God’s Sovereignty in Storms
The weather is more than just small talk this week. Important questions have been rising concerning how to prepare or think about the storm. Online resources have been helpful in determining how to prepare in areas like Greenville, but how do you think about this situation with a Biblical worldview?
There is definitely comfort knowing that God is in control of the winds and the waves (Matthew 8:27), but for what purpose could God bring about such a storm? I do not have an exhaustive list by any means, but under the premise that this event is not random and that God is in fact using all things for His glory, how should we view this storm? And how should we respond in light of those thoughts?
1. A reminder to take shelter.
There is an immediately clear response that comes to the surface: take shelter. Despite the clear warnings, many have stayed in the evacuation areas. One family in particular is staying because they believe God will protect them. Others are staying simply because they don’t see the storm as much of a threat or not worth the inconvenience of moving. But is that how God wants us to respond?
God in fact wants us to respond to the warnings. It is a bit of a stretch, but there is a picture here of how many will feel on the Day of Judgment. Having not listened to the warnings and not prepared for impending destruction, they will be surprised and left asking for help after it is too late.
There is also beauty in this imagery, knowing that those who do take refuge are safe. Spiritually, there is safety from destruction when we take shelter in God. Psalm 34:8 states it well, “Blessed is the man who takes refuge in Him!”
2. An opportunity to show love.
Whenever we face negative circumstances, there is a natural tendency to become bitter or frustrated towards God, doubting parts of His character such as His goodness and compassion. What would add to the tragedy is if the lack of love shown from the Christian community confirms that negative view of God in their mind.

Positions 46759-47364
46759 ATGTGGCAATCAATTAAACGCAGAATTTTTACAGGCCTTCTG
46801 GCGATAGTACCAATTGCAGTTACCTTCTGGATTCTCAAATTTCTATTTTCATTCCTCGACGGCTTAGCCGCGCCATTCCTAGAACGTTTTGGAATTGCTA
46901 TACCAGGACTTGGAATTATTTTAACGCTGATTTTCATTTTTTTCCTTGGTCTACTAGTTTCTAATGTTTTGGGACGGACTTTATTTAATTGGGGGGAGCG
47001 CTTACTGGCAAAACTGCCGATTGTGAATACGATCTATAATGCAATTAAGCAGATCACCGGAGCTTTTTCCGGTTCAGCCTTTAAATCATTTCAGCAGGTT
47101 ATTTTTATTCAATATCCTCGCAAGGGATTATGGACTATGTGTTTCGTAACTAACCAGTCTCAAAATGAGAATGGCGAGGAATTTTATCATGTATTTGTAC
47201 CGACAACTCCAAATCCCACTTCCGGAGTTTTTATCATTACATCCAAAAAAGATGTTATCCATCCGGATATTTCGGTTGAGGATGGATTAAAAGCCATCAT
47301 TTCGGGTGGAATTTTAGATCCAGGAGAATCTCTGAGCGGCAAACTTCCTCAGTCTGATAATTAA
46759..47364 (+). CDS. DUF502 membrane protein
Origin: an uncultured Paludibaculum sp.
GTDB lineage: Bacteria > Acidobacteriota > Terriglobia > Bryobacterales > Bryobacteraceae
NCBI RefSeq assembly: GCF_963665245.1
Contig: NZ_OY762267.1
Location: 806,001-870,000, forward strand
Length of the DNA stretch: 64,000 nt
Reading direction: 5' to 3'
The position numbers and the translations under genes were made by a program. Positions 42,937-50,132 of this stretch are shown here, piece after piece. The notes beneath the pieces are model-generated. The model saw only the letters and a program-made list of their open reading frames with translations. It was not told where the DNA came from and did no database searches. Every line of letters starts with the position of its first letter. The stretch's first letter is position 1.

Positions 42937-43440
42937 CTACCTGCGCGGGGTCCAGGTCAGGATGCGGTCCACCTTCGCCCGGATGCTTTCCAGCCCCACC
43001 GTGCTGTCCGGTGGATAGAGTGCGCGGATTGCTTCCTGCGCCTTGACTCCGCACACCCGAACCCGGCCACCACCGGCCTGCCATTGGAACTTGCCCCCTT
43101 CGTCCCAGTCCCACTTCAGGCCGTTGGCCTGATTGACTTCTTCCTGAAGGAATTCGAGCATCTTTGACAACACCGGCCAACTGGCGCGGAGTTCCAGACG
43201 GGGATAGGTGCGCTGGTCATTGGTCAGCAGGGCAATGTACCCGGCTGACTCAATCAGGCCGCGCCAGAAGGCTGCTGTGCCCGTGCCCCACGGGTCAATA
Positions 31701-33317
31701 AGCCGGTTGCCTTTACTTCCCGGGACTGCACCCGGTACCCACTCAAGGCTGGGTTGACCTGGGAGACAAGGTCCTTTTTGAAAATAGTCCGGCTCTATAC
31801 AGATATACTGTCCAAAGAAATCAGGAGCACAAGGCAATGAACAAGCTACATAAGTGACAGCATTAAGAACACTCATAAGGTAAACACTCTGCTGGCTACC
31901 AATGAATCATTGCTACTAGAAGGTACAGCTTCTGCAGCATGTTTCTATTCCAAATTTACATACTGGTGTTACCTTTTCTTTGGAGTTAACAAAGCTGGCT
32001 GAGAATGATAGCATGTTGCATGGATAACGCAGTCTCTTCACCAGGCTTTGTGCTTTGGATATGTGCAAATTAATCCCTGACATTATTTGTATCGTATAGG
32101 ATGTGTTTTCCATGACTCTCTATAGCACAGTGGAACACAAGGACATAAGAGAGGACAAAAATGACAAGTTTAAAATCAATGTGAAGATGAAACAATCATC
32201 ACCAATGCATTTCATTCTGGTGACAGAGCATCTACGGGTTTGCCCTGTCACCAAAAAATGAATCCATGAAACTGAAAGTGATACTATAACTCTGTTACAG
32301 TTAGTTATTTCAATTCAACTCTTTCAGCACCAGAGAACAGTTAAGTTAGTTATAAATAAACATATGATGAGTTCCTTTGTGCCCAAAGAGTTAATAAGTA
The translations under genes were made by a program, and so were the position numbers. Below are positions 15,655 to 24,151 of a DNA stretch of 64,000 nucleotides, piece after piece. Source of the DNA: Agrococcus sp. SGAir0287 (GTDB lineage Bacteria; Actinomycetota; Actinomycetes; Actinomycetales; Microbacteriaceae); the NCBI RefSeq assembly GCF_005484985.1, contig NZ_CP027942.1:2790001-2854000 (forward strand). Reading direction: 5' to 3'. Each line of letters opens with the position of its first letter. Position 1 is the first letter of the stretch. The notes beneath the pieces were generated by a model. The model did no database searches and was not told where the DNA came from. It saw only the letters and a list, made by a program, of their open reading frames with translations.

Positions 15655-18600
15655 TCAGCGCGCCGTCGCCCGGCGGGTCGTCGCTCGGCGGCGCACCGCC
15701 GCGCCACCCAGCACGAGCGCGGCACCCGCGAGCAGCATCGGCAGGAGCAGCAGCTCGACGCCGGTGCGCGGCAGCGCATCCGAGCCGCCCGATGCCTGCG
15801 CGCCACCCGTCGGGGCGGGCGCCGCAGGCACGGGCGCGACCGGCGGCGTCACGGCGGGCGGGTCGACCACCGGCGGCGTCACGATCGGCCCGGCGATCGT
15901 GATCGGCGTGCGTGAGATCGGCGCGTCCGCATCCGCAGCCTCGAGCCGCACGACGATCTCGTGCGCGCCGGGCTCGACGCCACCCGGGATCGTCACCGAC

Difficulties are always an opportunity. If we believe God can use difficult situations for good, shouldn’t we be actively seeking out ways that God can use us a means to that end?
Some Christian communities have already begun to help. A Christian camp in North Carolina has turned its facilities into an evacuation center, churches are emptying their food pantries and providing shelter, and some are already planning to see what they can do to aid the relief crews.
3. A push to re-prioritize.
As tragedy strikes it forces us to reevaluate what is important. If a storm wipes away our house, it causes us to consider the value of material things. When destruction is made visible, it causes us to consider where our safety resides.
Often what seems a tragedy is later looked back on as a blessing. God may have taken away something that we treasured and in the end brought us to something better. In a situation like Hurricane Florence, the value of what is temporary begins to fade and what is eternal begins to take its rightful place in our focus.
Charles Spurgeon testified of this blessing through tragedy when he said, “I have learned to kiss the wave that throws me against the Rock of Ages.” Paul likewise praised God for His blessings that shine through struggles. Despite the shipwrecks, beatings, persecution, weaknesses, and calamities, Paul was still content because he knew God was sovereignly structuring that suffering in order to strengthen him (2 Corinthians 12:10).
4. A means of growth.
Ginny Graves wrote an article, explaining the benefit of tragedy and encouraging the readers to “make friends with failure.” PTG (post-traumatic growth) is what Richard Tedeschi’s has termed it. He explains that “with post-traumatic growth, a person who has faced difficult challenges doesn’t just return to baseline, which is what happens with resilience.” He says, “They change in fundamental, sometimes dramatic ways.”
All of that is to say, God can use tragedies for His glory, and we should do what we can to take part in it. Post-traumatic glory is the goal.
This post was co-authored by Garrett Martin.